Thanks to the Torah, Jewish Girls Are Better in Bed

If you’re an unapologetic Marvelous Mrs. Maisel fan like me, you probably shrieked in laughter when Midge said, “All that shit they say about Jewish girls in the bedroom? Not true. There are French whores standing around the Marais District saying [French accent], ‘Did you hear what Midge did to Joel’s balls the other night?’”

All jokes aside, there are lots of stereotypes that claim Jewish girls are prudes, and therefore bad in bed.

I’d love for anti-Semites to keep out of my vagina, but also, these stereotypes are just fucking wrong.

When it comes to great sex, I feel there can’t be anything better than being a Jewish girl in 2018. And no, it’s not for some gross, racist, pervy reason. It’s because our religion, our values, and our culture enables Jewish spaces to be more sex-positive than most — unapologetically feminist and welcoming of LGBTQ individuals. Take notes, people: no shame = great sex.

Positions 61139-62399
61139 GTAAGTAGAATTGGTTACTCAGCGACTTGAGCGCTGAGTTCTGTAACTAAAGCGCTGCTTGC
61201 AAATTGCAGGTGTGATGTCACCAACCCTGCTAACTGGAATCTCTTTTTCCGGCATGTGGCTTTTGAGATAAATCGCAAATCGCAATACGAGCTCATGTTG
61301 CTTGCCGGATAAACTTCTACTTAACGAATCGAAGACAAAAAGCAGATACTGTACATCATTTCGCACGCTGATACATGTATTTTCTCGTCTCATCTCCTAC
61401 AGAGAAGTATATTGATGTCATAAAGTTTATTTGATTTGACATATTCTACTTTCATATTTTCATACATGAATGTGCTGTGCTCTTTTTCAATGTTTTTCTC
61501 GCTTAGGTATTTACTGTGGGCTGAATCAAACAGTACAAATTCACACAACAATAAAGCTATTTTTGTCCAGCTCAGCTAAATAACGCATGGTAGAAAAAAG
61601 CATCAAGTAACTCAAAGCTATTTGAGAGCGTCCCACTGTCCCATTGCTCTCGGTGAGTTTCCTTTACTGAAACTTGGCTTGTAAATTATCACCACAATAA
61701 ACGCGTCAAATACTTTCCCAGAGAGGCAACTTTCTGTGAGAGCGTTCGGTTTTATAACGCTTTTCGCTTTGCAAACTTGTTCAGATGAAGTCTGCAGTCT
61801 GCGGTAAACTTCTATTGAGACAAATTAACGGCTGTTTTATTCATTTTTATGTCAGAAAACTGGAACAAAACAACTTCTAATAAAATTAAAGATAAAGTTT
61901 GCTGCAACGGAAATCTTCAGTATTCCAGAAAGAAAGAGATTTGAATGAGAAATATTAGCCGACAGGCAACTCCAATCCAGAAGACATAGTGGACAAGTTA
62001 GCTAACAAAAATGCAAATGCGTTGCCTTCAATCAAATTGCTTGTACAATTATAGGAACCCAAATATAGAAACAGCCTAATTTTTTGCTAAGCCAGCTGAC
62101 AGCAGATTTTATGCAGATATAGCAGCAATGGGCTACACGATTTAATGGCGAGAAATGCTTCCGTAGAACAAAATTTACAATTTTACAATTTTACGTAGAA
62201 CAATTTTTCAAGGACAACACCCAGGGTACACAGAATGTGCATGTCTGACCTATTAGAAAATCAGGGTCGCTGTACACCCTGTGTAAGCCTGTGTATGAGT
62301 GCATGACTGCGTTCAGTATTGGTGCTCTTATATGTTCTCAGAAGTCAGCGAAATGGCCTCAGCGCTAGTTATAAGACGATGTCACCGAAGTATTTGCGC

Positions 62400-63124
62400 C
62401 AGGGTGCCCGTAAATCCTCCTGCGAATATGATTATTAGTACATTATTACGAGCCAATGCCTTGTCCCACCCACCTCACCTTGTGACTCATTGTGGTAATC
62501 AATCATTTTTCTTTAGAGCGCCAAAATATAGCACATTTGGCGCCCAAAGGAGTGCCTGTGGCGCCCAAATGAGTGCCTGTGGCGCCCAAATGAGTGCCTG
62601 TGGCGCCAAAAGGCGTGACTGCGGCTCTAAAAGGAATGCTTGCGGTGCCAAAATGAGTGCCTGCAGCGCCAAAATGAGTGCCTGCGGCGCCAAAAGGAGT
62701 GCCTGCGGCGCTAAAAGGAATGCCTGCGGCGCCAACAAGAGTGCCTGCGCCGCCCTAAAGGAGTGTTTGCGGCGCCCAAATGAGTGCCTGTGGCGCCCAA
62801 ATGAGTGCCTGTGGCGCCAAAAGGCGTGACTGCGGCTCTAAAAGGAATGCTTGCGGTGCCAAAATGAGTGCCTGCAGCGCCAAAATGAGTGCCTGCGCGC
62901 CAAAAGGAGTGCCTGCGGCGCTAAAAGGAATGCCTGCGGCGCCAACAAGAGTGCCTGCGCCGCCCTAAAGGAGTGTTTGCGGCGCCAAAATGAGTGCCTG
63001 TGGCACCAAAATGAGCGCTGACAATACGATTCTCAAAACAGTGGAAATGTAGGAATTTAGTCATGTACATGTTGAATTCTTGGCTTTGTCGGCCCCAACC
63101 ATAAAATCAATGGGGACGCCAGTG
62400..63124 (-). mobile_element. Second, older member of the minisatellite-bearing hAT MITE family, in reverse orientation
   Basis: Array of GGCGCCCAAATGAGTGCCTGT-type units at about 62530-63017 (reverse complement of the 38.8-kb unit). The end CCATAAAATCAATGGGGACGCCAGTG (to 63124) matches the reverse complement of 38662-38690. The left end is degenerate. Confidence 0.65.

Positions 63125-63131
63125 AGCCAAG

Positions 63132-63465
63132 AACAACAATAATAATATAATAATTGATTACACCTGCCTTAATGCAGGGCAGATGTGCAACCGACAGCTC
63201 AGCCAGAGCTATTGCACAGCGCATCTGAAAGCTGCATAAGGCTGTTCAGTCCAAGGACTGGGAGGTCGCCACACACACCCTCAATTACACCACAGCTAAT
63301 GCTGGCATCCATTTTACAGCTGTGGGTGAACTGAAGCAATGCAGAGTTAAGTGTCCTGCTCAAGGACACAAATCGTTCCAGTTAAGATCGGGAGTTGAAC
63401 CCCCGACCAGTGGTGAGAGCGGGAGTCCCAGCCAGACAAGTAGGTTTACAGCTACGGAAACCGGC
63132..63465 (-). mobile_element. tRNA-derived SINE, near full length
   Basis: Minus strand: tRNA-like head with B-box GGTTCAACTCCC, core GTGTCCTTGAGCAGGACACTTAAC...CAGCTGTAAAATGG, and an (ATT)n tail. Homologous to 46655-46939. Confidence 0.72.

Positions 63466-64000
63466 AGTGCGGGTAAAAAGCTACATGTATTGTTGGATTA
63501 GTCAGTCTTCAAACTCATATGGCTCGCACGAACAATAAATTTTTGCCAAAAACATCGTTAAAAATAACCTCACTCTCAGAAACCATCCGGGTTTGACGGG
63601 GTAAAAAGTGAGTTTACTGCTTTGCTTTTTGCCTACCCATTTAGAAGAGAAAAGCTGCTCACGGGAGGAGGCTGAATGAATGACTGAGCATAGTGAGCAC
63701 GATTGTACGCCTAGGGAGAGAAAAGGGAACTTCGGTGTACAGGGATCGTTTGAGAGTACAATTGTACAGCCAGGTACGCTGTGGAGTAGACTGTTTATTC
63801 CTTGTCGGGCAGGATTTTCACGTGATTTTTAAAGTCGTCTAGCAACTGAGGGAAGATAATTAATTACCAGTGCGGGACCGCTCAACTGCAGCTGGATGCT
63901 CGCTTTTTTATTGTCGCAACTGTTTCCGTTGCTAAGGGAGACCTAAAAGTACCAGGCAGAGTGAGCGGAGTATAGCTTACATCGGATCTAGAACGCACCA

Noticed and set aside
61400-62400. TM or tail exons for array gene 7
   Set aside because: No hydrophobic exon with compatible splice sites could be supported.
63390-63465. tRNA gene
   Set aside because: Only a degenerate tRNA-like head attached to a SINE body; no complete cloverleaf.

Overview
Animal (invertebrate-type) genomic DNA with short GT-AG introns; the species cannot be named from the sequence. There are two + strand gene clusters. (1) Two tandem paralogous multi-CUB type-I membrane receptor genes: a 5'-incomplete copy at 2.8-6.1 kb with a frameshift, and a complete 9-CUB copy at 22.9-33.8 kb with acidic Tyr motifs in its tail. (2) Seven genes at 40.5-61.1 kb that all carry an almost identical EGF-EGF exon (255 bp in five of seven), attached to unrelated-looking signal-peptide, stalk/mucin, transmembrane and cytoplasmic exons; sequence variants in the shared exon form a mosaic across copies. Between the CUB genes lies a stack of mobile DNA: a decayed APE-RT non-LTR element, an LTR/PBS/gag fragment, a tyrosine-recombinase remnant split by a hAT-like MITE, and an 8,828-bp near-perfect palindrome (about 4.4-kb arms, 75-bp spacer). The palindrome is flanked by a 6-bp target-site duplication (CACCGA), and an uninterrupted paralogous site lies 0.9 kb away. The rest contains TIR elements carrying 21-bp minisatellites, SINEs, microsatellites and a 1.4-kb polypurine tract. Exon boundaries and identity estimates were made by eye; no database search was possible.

Whatever their level of observance, I feel like I can discuss sex with my Jewish friends, have fun, and not be judged. So perhaps, like Midge says, Jewish girls are better in bed — and I think it’s because our religion has ancient roots in sex-positivity.

The women in the Torah provided such an instinctive path for us to interpret our religion through a feminist lens, even if those aren’t the most popular interpretations. Bad-ass women like Esther, Miriam, Vashti, and yes, Lilith, are empowering — even sexy. Of course, I can and have sexualized a bowl of Szechuan noodles, so I had to check in with a couple of other sex-positive Jews to get the dirty (not shameful!) details.

Sarah Elizabeth Hartman, who is getting her dual MA in Jewish Studies and Arts Education, says the story of Beruriah is “… a really sexy story in a weird way.” Beruriah, a devout scholar and loving wife, was tricked by her husband Meir who arranged for her to be seduced by one of his pupils so he could prove that women were vulnerable to “sexual sin,” just like men. When Beruriah found out that she was tricked, she was furious and committed suicide, while Meir exiled himself in shame.

Morbid as this story seems, Hartman feels it sends an important feminist message. “The male voice jumps back in like, ‘and then she was punished,’ but for a brief second there’s a moment of LIVING. A woman having sex… making her own choices… it sounds clichéd, but the empowerment is sexy as hell. It balances the power dynamic. Seeing a woman pissed off, smashing glasses… that makes her real. And that’s hot.”